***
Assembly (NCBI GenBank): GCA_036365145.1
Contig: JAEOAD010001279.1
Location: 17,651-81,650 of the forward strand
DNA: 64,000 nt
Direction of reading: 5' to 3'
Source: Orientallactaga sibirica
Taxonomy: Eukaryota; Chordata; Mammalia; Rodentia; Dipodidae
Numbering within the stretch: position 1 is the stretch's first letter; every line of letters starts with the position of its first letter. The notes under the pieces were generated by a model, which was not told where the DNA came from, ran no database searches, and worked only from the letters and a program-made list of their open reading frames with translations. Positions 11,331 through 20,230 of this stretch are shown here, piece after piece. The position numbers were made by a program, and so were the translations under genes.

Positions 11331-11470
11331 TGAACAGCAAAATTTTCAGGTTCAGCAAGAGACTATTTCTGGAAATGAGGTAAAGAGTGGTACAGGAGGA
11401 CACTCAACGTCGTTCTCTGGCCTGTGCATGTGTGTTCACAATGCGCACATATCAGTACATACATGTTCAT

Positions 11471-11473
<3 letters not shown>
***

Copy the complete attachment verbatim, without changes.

Assembly (NCBI GenBank): GCA_036365145.1
Contig: JAEOAD010001279.1
Location: 17,651-81,650 of the forward strand
DNA: 64,000 nt
Direction of reading: 5' to 3'
Source: Orientallactaga sibirica
Taxonomy: Eukaryota; Chordata; Mammalia; Rodentia; Dipodidae
Numbering within the stretch: position 1 is the stretch's first letter; every line of letters starts with the position of its first letter. The notes under the pieces were generated by a model, which was not told where the DNA came from, ran no database searches, and worked only from the letters and a program-made list of their open reading frames with translations. Positions 11,331 through 20,230 of this stretch are shown here, piece after piece. The position numbers were made by a program, and so were the translations under genes.

Positions 11331-11470
11331 TGAACAGCAAAATTTTCAGGTTCAGCAAGAGACTATTTCTGGAAATGAGGTAAAGAGTGGTACAGGAGGA
11401 CACTCAACGTCGTTCTCTGGCCTGTGCATGTGTGTTCACAATGCGCACATATCAGTACATACATGTTCAT

Positions 11471-11473
<3 letters not shown>